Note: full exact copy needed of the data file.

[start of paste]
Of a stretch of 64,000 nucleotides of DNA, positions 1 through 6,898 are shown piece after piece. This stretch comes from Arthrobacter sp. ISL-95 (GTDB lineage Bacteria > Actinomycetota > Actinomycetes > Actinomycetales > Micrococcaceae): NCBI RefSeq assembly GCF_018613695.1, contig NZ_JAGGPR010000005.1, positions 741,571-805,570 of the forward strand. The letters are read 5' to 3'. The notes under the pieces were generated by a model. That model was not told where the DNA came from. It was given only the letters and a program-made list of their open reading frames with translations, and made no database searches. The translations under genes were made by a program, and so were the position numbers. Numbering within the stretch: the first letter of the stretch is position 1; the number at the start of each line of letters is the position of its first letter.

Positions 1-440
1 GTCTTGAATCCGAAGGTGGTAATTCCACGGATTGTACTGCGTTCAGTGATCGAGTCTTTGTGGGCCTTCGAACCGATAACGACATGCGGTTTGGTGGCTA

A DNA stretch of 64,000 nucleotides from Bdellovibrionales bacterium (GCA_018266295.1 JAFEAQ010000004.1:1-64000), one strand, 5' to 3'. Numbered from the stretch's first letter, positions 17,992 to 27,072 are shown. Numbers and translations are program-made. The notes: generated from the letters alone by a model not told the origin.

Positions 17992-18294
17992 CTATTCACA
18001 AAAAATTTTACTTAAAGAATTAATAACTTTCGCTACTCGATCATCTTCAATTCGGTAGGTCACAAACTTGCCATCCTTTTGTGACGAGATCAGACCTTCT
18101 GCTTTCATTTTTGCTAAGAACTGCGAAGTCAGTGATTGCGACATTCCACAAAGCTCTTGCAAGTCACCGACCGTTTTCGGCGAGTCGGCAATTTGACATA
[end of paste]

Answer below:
Of a stretch of 64,000 nucleotides of DNA, positions 1 through 6,898 are shown piece after piece. This stretch comes from Arthrobacter sp. ISL-95 (GTDB lineage Bacteria > Actinomycetota > Actinomycetes > Actinomycetales > Micrococcaceae): NCBI RefSeq assembly GCF_018613695.1, contig NZ_JAGGPR010000005.1, positions 741,571-805,570 of the forward strand. The letters are read 5' to 3'. The notes under the pieces were generated by a model. That model was not told where the DNA came from. It was given only the letters and a program-made list of their open reading frames with translations, and made no database searches. The translations under genes were made by a program, and so were the position numbers. Numbering within the stretch: the first letter of the stretch is position 1; the number at the start of each line of letters is the position of its first letter.

Positions 1-440
1 GTCTTGAATCCGAAGGTGGTAATTCCACGGATTGTACTGCGTTCAGTGATCGAGTCTTTGTGGGCCTTCGAACCGATAACGACATGCGGTTTGGTGGCTA

A DNA stretch of 64,000 nucleotides from Bdellovibrionales bacterium (GCA_018266295.1 JAFEAQ010000004.1:1-64000), one strand, 5' to 3'. Numbered from the stretch's first letter, positions 17,992 to 27,072 are shown. Numbers and translations are program-made. The notes: generated from the letters alone by a model not told the origin.

Positions 17992-18294
17992 CTATTCACA
18001 AAAAATTTTACTTAAAGAATTAATAACTTTCGCTACTCGATCATCTTCAATTCGGTAGGTCACAAACTTGCCATCCTTTTGTGACGAGATCAGACCTTCT
18101 GCTTTCATTTTTGCTAAGAACTGCGAAGTCAGTGATTGCGACATTCCACAAAGCTCTTGCAAGTCACCGACCGTTTTCGGCGAGTCGGCAATTTGACATA